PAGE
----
Even the last section of the book, titled ‘Spider’, which is set on an entirely different world, still features a type of a society far too popular in science fictions – the misogynistic theocracy, in which women are treated as chattel. Hart Kennerin, who had been exiled from Aerie for experimenting on kasirene (a crime surely deserving more than banishment), is now a gifted medical engineer of some description and becomes embroiled in a plot by the head of the planetary church to overthrow the Regent. The story doesn’t really seem to fit with the rest of the novel, although it does end with Hart returning to Aerie, unsure of his welcome but almost certain to be accepted.

Journey was followed by Dangerous Games in 1980. Randall went on to write one more sf novel, Those Who Favor Fire, a fantasy novel, The Sword of Winter, and a crime novel (as Martha Conley), Growing Light. She was also the first female president of the SFWA, holding that post from 1982 to 1984 (a further four women have held the presidency in the thirty years since).

A City in the North, Marta Randall

city

A City in the North, Marta Randall (1976)
Review by Ian Sales

It sometimes seems that, at some point in their career, every Western science fiction author tries to write Heart of Darkness. For Marta Randall, that point came early – with her second novel, A City in the North. Though mapping Conrad’s themes of civilisation versus savagery onto a galactic stage now seems a trite and banal exercise, and literature no longer finds colonialism an acceptable subject, its appeal to genre writers of the 1970s and earlier is not hard to fathom. Science fiction is often about the supremacy of science and technology, and “primitive” cultures provided a cheap and easy backdrop against which to demonstrate this. Which is not to say that all such stories were lacking in subtlety or sensitivity. A City in the North is a story which treads a fine line between what was considered acceptable in the mid-1970s and what is considered acceptable in the 21st century, but is a surprisingly clever and subtle novel and a good deal better than any of its contemporaries based on the same theme.

Toyon Sutak and Alin Kennerin have travelled to the world of Hoep-Hanninah because Toyon has long had a dream of visiting the ancient ruins in the north of the planet’s only continent. The ruined city, Hoep-Tashik, is actually off-limits, but Toyon is a rich and powerful man and is sure he can sway the local authorities to give him permission. Hoep-Hanninah is a company world, administered by an ineffectual governor. It is also inhabited. The Hanninah are:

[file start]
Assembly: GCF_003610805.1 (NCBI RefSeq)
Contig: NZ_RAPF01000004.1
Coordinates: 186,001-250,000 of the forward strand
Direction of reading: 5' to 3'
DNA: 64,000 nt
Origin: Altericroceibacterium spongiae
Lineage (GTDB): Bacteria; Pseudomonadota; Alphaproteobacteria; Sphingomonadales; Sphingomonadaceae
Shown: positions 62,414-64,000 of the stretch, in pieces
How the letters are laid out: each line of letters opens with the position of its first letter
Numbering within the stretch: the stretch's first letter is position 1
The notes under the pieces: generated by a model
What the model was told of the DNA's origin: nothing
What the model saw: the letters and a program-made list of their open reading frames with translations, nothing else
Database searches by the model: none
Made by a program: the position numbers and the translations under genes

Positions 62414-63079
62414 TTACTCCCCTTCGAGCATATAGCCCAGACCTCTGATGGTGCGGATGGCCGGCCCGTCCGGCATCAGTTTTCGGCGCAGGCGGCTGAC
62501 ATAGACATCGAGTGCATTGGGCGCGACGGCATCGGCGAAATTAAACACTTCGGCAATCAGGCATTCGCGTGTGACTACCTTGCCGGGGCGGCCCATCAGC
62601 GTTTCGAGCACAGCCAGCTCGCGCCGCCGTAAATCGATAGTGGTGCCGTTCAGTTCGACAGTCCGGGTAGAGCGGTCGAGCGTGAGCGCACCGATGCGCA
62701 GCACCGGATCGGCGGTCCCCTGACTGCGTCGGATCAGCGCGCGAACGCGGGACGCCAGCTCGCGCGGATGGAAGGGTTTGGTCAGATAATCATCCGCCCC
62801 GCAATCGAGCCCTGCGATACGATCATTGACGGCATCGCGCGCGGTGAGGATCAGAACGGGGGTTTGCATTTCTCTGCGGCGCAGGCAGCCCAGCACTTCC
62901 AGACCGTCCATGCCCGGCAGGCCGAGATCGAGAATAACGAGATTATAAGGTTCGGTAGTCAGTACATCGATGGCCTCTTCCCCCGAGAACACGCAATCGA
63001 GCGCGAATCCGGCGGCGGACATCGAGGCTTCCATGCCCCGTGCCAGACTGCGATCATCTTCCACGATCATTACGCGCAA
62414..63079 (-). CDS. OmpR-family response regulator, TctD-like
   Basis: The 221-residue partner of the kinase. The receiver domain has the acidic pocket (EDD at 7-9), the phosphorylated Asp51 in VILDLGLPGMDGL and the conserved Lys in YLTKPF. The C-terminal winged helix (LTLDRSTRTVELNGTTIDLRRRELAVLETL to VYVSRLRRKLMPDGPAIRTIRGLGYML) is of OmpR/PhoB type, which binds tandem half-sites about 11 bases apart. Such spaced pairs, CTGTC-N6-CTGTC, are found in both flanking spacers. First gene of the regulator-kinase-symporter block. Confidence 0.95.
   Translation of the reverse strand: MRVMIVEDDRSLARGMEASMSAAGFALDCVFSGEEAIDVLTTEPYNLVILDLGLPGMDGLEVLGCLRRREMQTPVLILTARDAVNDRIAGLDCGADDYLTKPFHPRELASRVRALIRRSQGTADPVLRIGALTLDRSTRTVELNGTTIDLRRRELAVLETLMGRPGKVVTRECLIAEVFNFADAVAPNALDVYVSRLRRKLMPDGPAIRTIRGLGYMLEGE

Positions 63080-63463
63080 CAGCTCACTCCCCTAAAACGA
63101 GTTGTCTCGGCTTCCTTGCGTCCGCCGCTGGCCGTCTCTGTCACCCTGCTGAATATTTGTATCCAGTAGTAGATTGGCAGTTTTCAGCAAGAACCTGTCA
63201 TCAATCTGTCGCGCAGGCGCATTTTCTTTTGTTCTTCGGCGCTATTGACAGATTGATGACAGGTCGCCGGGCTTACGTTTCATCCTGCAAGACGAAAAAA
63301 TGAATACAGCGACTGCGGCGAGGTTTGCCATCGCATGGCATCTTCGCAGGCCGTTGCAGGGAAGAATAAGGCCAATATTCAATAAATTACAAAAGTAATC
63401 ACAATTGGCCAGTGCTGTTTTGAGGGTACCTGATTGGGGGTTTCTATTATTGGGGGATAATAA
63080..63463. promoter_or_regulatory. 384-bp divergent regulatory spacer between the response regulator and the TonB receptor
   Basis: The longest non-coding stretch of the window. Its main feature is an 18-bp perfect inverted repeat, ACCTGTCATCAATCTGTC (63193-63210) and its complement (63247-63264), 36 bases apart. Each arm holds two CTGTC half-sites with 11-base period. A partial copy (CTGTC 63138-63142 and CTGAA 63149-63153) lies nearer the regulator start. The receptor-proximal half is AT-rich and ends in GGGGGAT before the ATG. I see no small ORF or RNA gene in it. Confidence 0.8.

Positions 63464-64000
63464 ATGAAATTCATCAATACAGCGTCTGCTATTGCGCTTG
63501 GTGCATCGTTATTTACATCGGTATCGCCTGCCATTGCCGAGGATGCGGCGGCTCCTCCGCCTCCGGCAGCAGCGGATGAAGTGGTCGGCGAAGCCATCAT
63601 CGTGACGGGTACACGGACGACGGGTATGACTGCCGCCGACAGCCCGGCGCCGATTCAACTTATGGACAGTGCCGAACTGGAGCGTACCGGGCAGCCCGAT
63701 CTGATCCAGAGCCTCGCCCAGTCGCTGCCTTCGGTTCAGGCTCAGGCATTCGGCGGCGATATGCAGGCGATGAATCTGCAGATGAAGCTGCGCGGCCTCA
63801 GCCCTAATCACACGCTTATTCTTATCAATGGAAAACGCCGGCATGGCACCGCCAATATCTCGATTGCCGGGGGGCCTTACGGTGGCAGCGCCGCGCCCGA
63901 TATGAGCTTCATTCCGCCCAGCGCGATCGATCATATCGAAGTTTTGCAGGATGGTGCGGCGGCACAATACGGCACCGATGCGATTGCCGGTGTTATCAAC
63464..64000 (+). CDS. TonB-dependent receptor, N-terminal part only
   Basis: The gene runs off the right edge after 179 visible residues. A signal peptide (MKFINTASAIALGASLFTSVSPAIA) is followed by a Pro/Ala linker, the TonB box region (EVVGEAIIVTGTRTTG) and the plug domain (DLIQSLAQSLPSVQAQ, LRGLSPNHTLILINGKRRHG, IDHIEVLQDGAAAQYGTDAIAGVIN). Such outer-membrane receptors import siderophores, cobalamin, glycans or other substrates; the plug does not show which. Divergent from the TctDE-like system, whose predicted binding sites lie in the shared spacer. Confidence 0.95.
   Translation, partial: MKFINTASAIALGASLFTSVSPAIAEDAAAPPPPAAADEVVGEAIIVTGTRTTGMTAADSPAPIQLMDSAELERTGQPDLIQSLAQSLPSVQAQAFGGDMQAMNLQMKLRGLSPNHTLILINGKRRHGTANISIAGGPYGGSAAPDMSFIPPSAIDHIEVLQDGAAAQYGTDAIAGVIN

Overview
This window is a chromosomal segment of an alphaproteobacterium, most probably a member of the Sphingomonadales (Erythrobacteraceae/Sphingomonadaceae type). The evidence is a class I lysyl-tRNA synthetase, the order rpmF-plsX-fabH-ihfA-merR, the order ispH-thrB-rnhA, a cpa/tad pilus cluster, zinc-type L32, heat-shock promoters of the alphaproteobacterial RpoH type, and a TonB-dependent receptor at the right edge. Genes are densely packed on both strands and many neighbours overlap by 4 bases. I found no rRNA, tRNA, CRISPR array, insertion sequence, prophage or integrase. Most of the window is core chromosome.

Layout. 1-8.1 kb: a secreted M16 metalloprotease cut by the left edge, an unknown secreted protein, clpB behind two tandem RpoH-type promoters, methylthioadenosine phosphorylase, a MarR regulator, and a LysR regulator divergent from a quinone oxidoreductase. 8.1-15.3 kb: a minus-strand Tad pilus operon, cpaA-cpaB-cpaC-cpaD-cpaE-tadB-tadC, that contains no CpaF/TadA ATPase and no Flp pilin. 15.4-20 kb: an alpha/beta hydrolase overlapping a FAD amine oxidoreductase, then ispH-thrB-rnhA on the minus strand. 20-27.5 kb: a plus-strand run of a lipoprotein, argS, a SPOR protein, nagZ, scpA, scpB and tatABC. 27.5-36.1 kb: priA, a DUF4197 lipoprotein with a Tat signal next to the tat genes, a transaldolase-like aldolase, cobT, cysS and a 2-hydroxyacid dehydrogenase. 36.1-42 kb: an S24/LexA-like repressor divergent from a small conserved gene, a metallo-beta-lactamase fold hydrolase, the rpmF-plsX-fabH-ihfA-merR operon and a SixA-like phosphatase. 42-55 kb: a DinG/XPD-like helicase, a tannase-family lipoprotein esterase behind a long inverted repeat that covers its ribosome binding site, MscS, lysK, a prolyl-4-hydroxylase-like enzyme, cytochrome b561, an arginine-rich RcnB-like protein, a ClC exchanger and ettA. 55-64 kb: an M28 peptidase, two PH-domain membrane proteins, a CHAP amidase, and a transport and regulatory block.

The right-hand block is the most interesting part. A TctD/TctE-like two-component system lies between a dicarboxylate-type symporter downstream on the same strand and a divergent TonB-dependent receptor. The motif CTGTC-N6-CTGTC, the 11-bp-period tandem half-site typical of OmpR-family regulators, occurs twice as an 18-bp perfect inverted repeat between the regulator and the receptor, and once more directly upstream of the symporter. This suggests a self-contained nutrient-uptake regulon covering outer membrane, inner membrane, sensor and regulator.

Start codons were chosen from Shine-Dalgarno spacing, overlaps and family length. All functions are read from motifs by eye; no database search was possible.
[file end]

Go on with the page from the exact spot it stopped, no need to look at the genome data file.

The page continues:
“squat, square creatures with long arms and bowed legs, covered with dark hair save for face, palms, soles, belly … Apes, they looked; apes, they walked, yet they had a name for themselves and their world, engaged in incomprehensible rituals, were sentient, aware of their own condition as living creatures on the way to death.” (p 10)

The humans find it impossible to believe that the Hanninah, who live a simple nomadic lifestyle, could have built Hoep-Tashik, and the aliens certainly refuse to explain themselves or describe their past. The Company employees on the world, seeing this, subsequently treat the Hanninah like either second-class citizens or clever animals – and that’s a narrative that’s all to sadly common in the real world.

Toyon gets permission to visit Hoep-Tashik, but only if he travels there by land. Meanwhile, Alin has been studying the Hanninah and appears to have some sort of unexplained affinity with them. The Company head on the planet, Haecker, has decided that Toyon and Alin are actually government spies, sent to discover what the Company is really doing on Hoep-Hanninah. When Toyon and Alin disappear from the governor’s house, having been offered a lift north by rogue Company driver Quellan, Haecker decides all three must be eliminated.